I am old-school when judging hockey talent and team play and do wonder what Sam Pollock would have to say?


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Seattle Going All Out For The Expansion Draft

NEW YORK / TORONTO (JULY 19, 2021) – The National Hockey League today announced the special guests taking part in the 2021 NHL Expansion Draft™ presented by Upper Deck. The Seattle Kraken™ will reveal its initial roster for its 2021-22 inaugural season live from Gas Works Park in Seattle on Wednesday, July 21, at 8 p.m. ET. on ESPN2 in the U.S. and on Sportsnet ONE, SN NOW and TVA Sports in Canada.

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It’s About To Get Busy

In case you need a refrsher...


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The Real Reason For NHL Expansion

from Damien Cox of the Toronto Star,

The expansion Vegas Golden Knights, blessed with ambitious ownership and a smart, experienced executive, used the expansion draft process to acquire enough good players that — incredibly — the team went to the Stanley Cup Final in its first year.

This was, of course, a terrible indictment of just how watered down the league had become under Gary Bettman. But that barn door was opened years ago. Nowadays, the hockey media in generally has become so pro-NHL, so pro-grow-and-promote-the-game, that the introduction of the Kraken is generally being treated as if it is some great achievement by the NHL, as if a 32nd team will enhance the league in ways no one could possibly have imagined.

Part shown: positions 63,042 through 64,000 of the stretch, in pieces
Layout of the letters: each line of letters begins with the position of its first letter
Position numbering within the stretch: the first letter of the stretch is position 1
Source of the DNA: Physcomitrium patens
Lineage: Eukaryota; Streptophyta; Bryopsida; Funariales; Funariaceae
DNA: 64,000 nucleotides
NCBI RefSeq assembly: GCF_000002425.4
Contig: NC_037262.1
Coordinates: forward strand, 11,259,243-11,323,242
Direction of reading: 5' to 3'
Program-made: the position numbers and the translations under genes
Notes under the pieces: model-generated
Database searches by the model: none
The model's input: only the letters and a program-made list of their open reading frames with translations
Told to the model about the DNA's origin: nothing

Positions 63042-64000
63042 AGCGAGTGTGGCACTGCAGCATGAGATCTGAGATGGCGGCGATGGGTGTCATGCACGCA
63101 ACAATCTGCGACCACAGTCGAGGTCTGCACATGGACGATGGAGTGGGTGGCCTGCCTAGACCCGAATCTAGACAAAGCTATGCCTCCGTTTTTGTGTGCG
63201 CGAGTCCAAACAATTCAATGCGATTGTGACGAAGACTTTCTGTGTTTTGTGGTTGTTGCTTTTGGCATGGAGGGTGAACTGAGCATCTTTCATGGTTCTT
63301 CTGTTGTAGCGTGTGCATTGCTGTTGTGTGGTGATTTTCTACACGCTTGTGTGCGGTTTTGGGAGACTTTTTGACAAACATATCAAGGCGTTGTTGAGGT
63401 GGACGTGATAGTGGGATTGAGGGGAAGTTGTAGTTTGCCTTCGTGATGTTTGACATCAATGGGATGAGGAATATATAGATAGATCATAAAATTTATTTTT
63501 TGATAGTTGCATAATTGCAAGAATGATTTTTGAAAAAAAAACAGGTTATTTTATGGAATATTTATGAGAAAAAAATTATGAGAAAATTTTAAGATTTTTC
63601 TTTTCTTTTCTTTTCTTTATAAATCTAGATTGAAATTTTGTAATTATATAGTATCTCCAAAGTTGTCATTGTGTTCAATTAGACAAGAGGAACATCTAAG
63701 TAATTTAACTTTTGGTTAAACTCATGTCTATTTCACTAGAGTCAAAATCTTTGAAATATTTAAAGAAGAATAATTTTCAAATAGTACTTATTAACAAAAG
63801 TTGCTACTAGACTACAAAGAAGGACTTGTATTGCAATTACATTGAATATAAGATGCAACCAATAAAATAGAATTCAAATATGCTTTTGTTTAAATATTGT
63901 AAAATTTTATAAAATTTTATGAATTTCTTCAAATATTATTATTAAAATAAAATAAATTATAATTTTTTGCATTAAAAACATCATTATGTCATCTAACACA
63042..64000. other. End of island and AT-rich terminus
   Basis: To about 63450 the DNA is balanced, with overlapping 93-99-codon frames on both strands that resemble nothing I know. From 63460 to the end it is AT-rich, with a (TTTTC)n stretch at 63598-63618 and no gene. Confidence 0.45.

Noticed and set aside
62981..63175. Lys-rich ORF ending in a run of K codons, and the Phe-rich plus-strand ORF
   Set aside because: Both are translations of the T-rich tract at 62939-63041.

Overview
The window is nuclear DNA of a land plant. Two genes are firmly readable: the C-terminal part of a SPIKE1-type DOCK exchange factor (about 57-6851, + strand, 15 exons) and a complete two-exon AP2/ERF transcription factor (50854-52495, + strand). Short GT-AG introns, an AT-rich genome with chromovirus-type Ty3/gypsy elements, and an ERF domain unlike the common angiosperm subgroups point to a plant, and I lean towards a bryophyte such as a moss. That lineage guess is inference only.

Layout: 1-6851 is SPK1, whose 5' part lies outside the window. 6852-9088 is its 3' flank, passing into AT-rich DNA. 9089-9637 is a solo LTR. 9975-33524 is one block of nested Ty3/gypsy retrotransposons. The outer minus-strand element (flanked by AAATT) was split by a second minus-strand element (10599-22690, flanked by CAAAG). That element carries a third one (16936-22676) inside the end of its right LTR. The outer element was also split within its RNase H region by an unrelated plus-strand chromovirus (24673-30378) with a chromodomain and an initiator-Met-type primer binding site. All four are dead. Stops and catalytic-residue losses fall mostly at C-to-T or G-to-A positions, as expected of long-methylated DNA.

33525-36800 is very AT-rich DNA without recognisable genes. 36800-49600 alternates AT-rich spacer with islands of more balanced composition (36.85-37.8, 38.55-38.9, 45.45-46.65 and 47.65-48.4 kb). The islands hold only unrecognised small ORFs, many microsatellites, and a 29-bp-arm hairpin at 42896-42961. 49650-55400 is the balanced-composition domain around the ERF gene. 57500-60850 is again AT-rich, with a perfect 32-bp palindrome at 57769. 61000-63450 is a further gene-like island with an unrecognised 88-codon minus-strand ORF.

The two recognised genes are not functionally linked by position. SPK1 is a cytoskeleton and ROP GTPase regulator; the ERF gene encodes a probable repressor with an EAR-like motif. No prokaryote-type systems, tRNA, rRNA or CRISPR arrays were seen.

It won’t. The television numbers remain microscopic in the U.S., and going from NBC back to ESPN isn’t going to change that. This was about stuffing $650 million (U.S.) into the jeans of existing owners, and that money has come in handy over the past 18 months as the league has lost hundreds of millions of dollars, possibly billions of dollars, during the pandemic. The only team that will benefit directly is Vancouver, which finally has a true geographical rival. So if the objective of this expansion was to help the Canucks, then it’s a job well done.


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Final Draft Rankings From Sportsnet

from Sam Cosentino of Sportsnet,

Here’s our final draft rankings. Expect a mock draft immediately following the expansion draft on July 21st.

1. Owen Power, D, University of Michigan (NCAA): His place at the top of the rankings was cemented after his performance at the IIHF Men’s World Championship.

2. Matthew Beniers, C, University of Michigan (NCAA): He is the safest pick in the class. A Dylan Larkin-type that a team will want to keep forever.

3. Simon Edvinsson, D, Frolunda Jr. (SWE): Should be able to handle top-pairing workload in the NHL and has some offensive upside, too.

4. Dylan Guenther, RW, Edmonton Oil Kings (WHL): An average showing at the U18 notwithstanding, Guenther is still a scorer with a big league shot who is often on the right side of the puck.

5. William Eklund, LW, Djurgarden (SWE): He scored 11 goals and 23 points in 40 games playing with Djurgarden in Sweden’s top professional league – those numbers for a first-year draft eligible player in the SHL are good for fifth all-time.

6. Luke Hughes, D, USNTDP: Injury issues are well behind him. He displays the confidence, skating and puck-handling talents of his brothers Jack and Quinn.


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Recap Of Today’s Meeting With The NHL General Managers